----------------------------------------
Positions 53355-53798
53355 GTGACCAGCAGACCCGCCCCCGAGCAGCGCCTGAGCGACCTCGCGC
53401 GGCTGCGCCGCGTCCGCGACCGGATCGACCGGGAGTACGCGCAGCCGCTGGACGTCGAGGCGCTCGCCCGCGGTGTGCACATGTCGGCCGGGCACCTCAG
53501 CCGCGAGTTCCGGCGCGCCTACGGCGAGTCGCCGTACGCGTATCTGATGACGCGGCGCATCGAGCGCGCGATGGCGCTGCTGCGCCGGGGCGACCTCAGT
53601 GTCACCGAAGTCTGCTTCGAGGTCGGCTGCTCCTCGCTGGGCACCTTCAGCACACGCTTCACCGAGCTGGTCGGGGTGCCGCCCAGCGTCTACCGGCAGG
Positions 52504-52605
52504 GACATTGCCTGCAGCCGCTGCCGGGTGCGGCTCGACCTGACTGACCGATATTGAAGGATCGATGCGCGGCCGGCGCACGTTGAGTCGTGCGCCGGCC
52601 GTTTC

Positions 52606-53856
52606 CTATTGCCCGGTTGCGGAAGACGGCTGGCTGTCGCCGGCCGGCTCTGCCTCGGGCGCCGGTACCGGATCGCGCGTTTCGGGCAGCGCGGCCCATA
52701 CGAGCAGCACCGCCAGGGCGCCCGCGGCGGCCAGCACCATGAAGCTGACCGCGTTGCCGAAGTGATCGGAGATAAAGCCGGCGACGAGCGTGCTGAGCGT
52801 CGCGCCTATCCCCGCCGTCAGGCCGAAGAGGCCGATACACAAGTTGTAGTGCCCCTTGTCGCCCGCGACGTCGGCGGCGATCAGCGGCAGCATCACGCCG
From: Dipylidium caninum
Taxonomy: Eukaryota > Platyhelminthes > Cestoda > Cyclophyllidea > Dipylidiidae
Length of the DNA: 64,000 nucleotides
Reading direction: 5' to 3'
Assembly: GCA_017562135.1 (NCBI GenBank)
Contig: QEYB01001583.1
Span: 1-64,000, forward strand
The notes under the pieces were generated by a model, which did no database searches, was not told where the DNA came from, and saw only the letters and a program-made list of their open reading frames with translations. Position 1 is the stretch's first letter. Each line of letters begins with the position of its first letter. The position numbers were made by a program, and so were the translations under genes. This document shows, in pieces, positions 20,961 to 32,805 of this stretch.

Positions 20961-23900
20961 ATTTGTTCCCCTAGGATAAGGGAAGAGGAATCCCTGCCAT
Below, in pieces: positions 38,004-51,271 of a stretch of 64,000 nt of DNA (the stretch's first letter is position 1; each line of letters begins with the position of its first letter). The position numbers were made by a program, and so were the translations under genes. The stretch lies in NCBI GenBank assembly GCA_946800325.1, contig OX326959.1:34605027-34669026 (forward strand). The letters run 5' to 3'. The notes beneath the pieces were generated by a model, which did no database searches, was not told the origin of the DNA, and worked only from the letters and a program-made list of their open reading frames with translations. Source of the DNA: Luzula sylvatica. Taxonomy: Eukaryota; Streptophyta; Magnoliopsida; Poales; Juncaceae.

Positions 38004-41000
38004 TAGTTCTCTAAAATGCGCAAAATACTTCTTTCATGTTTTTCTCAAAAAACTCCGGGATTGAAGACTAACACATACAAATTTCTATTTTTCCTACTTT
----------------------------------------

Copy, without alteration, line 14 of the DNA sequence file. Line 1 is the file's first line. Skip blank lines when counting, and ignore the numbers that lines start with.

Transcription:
Taxonomy: Eukaryota > Platyhelminthes > Cestoda > Cyclophyllidea > Dipylidiidae